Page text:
In 1908, after requests to resign voluntarily, the Committee of Management stood down Selina Sutherland as Agent and Superintendent of the Society. Sutherland had been suffering from increasingly debilitating health problems, including the effects of a shoulder injury she had suffered years earlier in New Zealand in a carriage accident.
When Selina Sutherland was stood down from the Committee of the Victorian Neglected Children's Aid Society in May 1908, Sister Sanderson (along with Sister Mary Lockwood) immediately left the Parkville premises, according to Sutherland's biographer. Sister Sanderson was involved in the establishment of the new organisation, Sutherland Homes for Neglected Children. This new organisation was based at the premises at 68 La Trobe Street, which had previously been the Society's Receiving Home.
The Victorian Neglected Children's Aid Society continued on in its work without Sutherland, based at the Home in Leonard Street, Parkville. Later in 1908, allegations of drunkenness and cruelty raised by the committee against Sutherland were the subject of an inquiry.
The newspapers reported on the testimony given at this inquiry. Former staff members and residents of the Home gave accounts of Sutherland punching children, and tramways employees described having seen Sutherland on the Sydney Road tram affected by alcohol (The Bendigo Independent, 30 September 1908; The Leader, 3 October 1908). Under cross-examination, Sutherland described a "wicked plot" against her, saying that "It is a pack of lies to say that I was in a regular state of drunkenness. It is absolutely untrue that I indiscriminately punched children" (The Argus, 28 October 1908). In November when the inquiry concluded, all charges against Sutherland were dismissed.
In the annual report for 1908, the Victorian Neglected Children's Aid Society referred to the retirement of Selina Sutherland and the "large additional responsibility" it had thrown on the committee. It stated that Miss Sutherland had been receiving a salary of 100 pounds a year from the Society for many years, as well as a sum per child for expenses. These added up to an average of 700 pounds a year, according to the Annual Report. The annual report clarified that the former Receiving Home at 68 La Trobe Street was no longer connected with the Victorian Neglected Children's Aid Society, and asked that all donations be sent to the Home in Leonard Street, Parkville.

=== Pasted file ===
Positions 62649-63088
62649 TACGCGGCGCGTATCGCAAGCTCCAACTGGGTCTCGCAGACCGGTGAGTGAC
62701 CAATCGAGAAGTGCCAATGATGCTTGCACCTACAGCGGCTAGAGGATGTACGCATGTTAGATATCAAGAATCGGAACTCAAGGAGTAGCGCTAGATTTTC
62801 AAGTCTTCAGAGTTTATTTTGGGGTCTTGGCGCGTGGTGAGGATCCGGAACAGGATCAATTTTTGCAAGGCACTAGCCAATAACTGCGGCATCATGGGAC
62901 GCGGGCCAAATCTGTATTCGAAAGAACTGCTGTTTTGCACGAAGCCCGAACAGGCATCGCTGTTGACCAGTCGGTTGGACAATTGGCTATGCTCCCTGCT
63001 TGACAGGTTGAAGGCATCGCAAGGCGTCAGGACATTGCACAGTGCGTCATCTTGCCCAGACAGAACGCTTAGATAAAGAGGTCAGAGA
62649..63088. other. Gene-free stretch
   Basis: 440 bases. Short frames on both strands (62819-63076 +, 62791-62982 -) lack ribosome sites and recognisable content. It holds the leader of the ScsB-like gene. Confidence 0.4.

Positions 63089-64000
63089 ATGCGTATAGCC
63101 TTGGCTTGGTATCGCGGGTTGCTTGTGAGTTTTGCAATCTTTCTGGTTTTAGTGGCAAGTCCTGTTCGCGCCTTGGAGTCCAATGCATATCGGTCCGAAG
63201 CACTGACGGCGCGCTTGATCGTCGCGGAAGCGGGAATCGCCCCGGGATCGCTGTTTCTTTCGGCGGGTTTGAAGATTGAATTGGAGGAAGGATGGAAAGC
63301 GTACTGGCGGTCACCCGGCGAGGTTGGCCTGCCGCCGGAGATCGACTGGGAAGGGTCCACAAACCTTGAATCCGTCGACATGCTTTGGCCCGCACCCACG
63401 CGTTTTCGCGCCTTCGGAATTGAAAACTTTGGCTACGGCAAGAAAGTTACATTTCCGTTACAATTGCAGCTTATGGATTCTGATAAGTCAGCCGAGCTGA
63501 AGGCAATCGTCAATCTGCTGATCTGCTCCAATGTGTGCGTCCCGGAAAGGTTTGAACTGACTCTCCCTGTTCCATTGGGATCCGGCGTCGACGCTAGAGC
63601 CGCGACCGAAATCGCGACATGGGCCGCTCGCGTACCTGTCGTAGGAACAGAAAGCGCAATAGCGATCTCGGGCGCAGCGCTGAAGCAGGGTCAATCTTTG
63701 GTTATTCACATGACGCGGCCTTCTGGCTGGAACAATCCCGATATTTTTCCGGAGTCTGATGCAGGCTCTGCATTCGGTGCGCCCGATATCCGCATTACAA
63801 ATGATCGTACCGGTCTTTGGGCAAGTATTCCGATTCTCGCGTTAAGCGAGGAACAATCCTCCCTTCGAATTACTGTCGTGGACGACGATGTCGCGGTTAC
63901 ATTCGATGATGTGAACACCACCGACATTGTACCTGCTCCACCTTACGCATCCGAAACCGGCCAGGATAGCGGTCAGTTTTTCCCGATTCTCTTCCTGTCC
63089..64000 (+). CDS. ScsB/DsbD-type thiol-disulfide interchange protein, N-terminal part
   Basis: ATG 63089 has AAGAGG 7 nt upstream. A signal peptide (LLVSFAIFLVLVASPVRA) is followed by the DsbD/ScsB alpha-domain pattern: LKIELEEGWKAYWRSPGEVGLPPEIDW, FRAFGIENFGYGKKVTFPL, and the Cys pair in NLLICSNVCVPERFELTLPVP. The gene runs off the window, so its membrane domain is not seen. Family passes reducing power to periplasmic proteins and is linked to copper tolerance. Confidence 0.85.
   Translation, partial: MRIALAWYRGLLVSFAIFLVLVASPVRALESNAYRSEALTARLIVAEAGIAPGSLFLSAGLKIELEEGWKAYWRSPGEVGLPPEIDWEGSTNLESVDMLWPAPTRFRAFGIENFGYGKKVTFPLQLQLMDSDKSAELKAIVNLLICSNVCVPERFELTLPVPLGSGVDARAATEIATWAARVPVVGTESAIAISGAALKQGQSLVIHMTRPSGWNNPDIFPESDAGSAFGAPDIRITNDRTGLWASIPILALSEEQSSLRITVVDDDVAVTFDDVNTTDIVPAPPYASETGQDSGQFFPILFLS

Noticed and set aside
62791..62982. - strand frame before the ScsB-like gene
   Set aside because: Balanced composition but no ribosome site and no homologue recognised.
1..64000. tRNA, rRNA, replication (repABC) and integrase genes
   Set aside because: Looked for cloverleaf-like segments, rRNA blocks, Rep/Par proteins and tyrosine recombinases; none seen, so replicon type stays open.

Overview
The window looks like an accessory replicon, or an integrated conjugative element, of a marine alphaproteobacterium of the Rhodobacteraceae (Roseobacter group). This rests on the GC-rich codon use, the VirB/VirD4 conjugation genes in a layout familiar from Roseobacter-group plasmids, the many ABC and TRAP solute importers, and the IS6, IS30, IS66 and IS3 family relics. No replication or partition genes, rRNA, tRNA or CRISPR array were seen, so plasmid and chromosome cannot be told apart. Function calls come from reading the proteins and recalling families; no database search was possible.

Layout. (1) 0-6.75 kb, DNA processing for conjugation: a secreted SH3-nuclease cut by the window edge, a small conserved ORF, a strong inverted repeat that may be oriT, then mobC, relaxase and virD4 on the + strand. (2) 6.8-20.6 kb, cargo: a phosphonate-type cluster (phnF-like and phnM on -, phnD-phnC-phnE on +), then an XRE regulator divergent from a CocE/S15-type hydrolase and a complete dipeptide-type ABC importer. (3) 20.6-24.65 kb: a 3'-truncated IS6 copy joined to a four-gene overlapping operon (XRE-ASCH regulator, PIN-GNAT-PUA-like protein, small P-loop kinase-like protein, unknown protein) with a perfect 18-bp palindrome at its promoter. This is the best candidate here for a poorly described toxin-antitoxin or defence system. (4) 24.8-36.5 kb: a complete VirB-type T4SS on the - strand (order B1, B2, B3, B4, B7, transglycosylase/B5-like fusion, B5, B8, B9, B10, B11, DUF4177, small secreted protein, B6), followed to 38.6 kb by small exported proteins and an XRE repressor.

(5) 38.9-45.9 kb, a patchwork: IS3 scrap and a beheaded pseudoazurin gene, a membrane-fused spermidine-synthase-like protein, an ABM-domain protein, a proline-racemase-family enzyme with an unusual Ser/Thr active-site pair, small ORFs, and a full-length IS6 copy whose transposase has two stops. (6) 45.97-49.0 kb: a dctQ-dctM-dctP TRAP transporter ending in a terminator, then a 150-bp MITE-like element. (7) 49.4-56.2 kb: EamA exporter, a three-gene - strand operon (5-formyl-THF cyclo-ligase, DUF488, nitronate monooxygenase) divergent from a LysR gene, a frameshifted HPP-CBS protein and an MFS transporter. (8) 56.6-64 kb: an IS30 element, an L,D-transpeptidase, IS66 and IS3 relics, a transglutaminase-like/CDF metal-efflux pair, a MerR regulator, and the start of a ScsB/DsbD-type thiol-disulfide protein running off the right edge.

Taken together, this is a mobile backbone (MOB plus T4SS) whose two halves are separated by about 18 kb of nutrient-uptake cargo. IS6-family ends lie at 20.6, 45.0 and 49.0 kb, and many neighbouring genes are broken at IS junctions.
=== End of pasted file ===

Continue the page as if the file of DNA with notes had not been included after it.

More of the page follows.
In 1920 the organisation changed its name to the Victorian Children's Aid Society.
Sources used to compile this entry: Presbyterian General Assembly - the Neglected Children's Society - Miss Sutherland and her committee resign, The Argus, 17 November 1894, 8 pp, http://nla.gov.au/nla.news-article8720692; Francis, Rosemary, 'Victorian Children's Aid Society (1893 - 1991)', in Australian Women's Register, National Foundation for Australian Women, 2003, http://www.womenaustralia.info/biogs/AWE0574b.htm; Groll, Nancy, The Sutherland Story: a century of caring for children, Berry Street Victoria, 2000; Hoban, Ruth, 'Sutherland, Sulina Murray MacDonald (1839 - 1909)', in Australian Dictionary of Biography Online Edition, Australian National University, 2006, http://adb.anu.edu.au/biography/sutherland-selina-murray-4674; Swain, Shurlee, 'The Victorian Charity Network in the 1890s', PhD thesis, Department of History, University of Melbourne, 1976; Annual Reports, Victorian Neglected Children's Aid Society, in MS 10051, State Library of Victoria.
Prepared by: Cate O'Neill
Created: 1 May 2009, Last modified: 1 June 2023